There are exceptions to each of these adjustments and the cases can vary but the bull’s eye is a great framework to plan the adjustment.
Consider the Price Brackets
If you follow the above Target Pricing Model it will almost always get your price into the correct range. But another big factor when lowering the price of your home, is to take into consideration how real estate sites and automatic email services set up their pricing brackets. Most real estate search sites like Zillow and Trulia use $50,000 brackets, which means that a buyer could choose a category of $350,000 – $400,000 as a price range for buying a home.
The limitation with only following the Target Pricing Model is if you are on the market at $429,000 and you adjust your price by say 5% you will end up at a price of $407,550. If that is what the target pricing model calls for you can do it but in this case it would be a lot smarter to drop down to $400,000 so that you can reach new buyers. Remember if you go from $429,000 to $407,550 every one that has already seen the home will be pleased to see that it is being offered for a lower price but you won’t reach many NEW buyers. For an additional $7,550 you are much better off just going to $400,000 and picking up both of the brackets meaning those looking from $350,000 to $400,000 and $400,000 to $450,000.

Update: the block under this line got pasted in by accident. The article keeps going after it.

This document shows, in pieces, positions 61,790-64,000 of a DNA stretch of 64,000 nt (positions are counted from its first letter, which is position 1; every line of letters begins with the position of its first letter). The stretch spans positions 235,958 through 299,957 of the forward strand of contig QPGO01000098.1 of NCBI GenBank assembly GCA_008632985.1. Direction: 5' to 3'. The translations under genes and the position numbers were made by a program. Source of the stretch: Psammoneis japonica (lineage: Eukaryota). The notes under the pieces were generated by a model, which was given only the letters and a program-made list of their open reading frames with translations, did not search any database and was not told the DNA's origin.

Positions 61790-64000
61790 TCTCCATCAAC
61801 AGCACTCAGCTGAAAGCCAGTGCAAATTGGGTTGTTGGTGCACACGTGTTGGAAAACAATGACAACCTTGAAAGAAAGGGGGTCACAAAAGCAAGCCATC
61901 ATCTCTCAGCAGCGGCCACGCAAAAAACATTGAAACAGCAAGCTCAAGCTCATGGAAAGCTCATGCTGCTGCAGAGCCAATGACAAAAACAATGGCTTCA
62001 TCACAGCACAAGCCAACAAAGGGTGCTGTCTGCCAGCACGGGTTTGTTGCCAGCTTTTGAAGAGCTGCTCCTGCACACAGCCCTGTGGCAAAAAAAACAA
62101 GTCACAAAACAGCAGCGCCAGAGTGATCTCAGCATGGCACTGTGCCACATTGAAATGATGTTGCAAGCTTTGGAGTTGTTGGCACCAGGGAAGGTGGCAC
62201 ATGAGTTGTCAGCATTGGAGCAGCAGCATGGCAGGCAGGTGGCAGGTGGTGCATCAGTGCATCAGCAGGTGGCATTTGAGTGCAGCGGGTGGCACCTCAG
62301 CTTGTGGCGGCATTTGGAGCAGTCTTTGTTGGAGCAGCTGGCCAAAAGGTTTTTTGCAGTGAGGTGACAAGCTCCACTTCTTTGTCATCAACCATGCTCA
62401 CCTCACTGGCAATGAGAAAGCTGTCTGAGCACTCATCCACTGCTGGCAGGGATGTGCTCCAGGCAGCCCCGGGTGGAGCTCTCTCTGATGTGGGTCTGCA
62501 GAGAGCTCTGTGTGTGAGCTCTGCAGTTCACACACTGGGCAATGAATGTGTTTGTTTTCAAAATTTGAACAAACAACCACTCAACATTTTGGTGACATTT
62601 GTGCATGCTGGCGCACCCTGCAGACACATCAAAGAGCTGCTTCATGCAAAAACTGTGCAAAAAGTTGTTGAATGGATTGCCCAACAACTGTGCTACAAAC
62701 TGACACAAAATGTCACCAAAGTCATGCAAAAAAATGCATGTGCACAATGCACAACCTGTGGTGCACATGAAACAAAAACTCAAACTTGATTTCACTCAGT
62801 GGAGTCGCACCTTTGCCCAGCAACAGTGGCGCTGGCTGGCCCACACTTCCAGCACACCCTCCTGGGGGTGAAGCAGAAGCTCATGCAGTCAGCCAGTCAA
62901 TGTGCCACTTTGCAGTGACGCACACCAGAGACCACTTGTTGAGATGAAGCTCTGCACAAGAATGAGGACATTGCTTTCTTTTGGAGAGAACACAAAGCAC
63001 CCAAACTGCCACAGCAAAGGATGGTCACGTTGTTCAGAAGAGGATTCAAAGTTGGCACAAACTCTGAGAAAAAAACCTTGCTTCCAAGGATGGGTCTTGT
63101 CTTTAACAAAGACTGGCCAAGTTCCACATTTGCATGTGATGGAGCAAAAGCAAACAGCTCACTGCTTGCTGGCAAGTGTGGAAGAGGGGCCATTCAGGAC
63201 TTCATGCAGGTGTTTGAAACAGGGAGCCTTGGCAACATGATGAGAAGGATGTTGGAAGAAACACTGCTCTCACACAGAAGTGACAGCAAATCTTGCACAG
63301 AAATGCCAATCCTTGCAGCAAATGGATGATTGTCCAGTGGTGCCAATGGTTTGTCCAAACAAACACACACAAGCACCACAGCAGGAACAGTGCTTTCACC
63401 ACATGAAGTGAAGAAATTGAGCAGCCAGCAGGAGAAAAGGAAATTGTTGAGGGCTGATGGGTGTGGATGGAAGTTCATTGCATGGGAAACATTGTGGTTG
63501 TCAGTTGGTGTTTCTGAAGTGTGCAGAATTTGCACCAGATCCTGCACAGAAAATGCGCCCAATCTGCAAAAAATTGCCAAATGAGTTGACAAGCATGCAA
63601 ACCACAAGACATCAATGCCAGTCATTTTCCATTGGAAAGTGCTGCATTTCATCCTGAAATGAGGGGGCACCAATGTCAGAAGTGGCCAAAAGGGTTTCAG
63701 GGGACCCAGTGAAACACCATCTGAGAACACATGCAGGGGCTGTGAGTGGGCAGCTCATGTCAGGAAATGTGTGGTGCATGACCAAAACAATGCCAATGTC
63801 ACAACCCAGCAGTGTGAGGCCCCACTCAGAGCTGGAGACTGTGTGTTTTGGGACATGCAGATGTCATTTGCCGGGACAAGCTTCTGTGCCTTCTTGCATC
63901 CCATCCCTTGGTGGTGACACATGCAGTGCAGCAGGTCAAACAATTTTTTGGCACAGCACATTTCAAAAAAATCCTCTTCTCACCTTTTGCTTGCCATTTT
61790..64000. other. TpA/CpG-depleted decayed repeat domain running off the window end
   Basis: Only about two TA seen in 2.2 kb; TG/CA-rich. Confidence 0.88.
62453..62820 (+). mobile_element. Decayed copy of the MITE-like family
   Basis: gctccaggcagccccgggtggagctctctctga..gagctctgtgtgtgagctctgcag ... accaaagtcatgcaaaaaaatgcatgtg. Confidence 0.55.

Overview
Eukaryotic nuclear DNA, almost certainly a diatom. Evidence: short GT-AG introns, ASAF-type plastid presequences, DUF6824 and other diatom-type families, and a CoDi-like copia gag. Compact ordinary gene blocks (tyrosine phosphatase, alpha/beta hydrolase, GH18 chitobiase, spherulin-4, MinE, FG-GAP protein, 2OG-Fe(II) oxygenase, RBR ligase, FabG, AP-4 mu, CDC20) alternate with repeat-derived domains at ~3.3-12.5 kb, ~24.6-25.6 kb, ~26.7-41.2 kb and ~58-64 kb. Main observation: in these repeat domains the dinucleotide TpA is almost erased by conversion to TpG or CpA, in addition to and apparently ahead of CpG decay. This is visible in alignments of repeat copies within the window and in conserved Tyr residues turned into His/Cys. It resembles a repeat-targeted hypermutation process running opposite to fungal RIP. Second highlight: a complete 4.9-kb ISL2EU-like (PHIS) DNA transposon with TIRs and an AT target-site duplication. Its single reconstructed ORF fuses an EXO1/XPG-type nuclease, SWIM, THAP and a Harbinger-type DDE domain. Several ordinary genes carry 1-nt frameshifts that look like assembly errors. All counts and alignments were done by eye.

To illustrate this scenario we went into MLS and utilized the “Marketing Overview” feature which tells you how many additional matches you will receive from lowering the price.
As you can see lowering the price from $429,000 to $407,550 brought in an additional 82 New Contacts, but when we went all the way down to $400,000 it brought in an additional 219 new contacts!
In the book Zillow Talk by Spencer Rascoff and Stan Humphries Chapter 15 talks about Pricing. One of the points they make is about price adjustments. They say “If you overprice it’s better to admit your mistake and cut the price all the way down to the true market value in one fell swoop.” They are right.
When a home isn’t selling adjusting the price can be a daunting task. It is natural to be proud of your home and not want to adjust it but adjusting the price is often needed to get a home sold. As Anthony explained at the end of his Boston Globe column in June 2015, it is tempting for sellers to blame their Realtors if their home is not selling. In some cases, it may be the Realtors fault but in many cases it isn’t. As Realtors, we tend to get more credit than we deserve when a home sells quickly and more blame than we deserve when it does not. It is the nature of the business.